R5 retrotransposons insert into a family of infrequently transcribed 28S rRNA genes of planaria.Mol Biol Evol. 2003 Aug; 20(8):1260-70.MB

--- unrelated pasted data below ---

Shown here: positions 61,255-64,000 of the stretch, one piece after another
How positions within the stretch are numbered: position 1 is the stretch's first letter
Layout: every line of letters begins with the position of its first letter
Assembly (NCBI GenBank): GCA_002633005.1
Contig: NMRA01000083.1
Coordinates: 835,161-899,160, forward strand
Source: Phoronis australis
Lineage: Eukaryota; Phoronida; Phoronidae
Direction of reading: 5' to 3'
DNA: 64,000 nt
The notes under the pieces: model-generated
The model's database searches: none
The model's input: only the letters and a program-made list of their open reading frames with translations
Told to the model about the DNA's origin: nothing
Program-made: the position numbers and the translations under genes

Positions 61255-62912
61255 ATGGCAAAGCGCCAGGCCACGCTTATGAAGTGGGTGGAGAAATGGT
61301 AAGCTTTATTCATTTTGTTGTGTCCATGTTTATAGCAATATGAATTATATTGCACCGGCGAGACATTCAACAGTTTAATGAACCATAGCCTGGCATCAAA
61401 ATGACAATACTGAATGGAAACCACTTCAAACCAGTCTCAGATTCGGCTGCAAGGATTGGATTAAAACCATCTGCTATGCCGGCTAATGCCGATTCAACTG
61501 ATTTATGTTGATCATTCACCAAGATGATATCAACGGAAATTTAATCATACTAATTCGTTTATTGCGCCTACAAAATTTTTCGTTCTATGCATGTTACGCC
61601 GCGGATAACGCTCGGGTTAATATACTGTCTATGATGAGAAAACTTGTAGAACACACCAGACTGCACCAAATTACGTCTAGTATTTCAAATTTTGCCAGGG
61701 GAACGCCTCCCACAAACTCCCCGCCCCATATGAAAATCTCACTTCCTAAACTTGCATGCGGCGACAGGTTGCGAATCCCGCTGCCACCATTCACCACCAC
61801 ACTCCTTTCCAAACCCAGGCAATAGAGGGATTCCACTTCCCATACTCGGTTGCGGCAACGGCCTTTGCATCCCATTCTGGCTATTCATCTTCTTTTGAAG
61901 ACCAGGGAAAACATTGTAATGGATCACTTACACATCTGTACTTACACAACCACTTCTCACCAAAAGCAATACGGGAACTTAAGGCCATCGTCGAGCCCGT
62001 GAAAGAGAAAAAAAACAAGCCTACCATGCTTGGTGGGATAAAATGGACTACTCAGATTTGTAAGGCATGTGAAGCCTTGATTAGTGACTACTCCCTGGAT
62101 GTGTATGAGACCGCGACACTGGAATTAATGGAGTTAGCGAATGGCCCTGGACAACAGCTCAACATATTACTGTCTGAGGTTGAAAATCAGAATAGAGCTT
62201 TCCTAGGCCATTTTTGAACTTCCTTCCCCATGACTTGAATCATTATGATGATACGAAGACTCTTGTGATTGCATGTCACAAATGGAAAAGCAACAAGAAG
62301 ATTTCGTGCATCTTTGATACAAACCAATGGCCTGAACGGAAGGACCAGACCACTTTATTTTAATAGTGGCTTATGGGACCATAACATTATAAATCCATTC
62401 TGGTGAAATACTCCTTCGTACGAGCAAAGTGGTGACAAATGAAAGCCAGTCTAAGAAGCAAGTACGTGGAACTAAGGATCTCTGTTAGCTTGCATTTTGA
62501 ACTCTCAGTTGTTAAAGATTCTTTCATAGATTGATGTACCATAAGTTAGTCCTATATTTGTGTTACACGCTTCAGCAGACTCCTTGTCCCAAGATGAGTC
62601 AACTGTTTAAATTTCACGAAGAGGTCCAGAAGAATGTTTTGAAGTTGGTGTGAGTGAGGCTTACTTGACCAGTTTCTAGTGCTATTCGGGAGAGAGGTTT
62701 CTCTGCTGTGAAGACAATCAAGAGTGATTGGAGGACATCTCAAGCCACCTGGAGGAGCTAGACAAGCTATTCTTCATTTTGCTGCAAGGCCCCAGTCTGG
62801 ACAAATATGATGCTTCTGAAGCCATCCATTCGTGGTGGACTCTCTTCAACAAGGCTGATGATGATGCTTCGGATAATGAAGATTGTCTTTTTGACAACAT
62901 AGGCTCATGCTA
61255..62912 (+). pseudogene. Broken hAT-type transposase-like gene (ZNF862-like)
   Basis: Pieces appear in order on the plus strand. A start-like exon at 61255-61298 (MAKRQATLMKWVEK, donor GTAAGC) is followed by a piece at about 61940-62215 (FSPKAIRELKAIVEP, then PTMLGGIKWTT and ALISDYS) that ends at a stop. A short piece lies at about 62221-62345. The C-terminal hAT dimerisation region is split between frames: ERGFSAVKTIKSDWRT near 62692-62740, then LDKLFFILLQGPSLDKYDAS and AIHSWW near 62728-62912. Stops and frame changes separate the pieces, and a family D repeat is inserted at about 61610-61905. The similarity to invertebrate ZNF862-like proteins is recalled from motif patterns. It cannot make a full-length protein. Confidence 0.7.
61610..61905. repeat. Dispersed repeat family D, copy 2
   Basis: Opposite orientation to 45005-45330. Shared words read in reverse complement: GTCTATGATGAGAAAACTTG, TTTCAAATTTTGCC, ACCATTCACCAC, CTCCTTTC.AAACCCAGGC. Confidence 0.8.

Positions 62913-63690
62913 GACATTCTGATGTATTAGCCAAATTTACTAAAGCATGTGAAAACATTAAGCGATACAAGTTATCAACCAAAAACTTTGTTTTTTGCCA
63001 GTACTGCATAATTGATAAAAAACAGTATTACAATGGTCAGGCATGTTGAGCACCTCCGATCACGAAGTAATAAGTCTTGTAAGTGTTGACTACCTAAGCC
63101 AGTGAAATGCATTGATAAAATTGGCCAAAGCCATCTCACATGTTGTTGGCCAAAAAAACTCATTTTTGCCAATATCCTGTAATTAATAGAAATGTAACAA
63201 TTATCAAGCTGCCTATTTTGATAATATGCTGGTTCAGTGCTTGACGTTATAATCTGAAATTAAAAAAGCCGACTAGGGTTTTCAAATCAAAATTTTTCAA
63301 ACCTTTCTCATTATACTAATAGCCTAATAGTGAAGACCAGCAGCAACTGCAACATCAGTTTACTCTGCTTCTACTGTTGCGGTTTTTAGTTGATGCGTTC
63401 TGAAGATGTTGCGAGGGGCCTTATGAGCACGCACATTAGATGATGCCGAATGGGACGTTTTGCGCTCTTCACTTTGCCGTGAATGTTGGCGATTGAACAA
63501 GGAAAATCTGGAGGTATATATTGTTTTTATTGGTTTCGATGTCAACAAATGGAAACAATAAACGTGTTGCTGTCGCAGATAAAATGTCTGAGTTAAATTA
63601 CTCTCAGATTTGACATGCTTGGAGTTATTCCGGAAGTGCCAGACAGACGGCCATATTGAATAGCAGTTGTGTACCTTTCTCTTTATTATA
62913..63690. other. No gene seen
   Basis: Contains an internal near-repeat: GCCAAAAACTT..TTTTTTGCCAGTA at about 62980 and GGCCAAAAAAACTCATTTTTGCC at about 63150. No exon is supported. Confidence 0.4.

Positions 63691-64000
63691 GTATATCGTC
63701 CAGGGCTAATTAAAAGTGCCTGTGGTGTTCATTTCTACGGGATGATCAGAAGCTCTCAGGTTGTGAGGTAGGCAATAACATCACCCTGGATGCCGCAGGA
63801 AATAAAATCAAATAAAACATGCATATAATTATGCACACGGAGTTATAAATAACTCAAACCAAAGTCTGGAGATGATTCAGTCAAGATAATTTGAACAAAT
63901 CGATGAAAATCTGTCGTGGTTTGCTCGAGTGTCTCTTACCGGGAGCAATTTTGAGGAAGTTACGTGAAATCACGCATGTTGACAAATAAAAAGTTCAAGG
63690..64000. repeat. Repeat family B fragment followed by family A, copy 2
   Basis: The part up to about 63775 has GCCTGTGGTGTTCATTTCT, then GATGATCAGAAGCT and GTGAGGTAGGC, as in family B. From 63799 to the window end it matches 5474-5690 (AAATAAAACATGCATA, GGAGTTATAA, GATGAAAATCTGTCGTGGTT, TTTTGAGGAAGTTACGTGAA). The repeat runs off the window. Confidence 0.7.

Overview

A small (100 bp) region of the 28S rRNA gene has been shown to serve as the target site for the insertion of non-long terminal repeat (non-LTR) retrotransposons in both arthropods and nematodes. Here we characterize a lineage of non-LTR retrotransposons that inserts into this target site in the phylum Platyhelminthes. Dugesiid planaria contain elements, named R5, that insert 8 bp upstream of the target site used by arthropod R2 elements. The complete sequence of this element from Girardia tigrina revealed that it encoded two open reading frames (ORFs). The second ORF contained reverse transcriptase and restriction enzyme-like endonuclease domains similar to those found in R2 and R4, the elements that insert into the 28S genes of nematodes. The closest relative of R5, however, was the element NeSL-1, which inserts into the spliced leader 1 exons of nematodes. The rRNA genes of dugesiid planaria are unusual in that they comprise two types of rDNA units that differ by 8%-10% in nucleotide sequence of the 18S and 28S coding regions. Type II units are transcribed in adult tissues at levels that are less than 1% that of the type I units. R5 elements were only found inserted in the type II units, where presumably they cause less harm to the host. A second unusual aspect of the dugesiid rRNA genes is that the target site for the R5 insertion is duplicated 300 bp upstream of the original insertion site. R5 elements were identified at both sites. These findings expand the distribution of non-LTR elements that are specialized for insertion into the 28S gene and suggest that still more elements exist in other eukaryotic taxa. Attempts to trace the phylogeny of R5 did not offer sufficient resolution to determine whether R2, R4, and R5 represent the same lineage or whether they represent independent specializations for the 28S gene.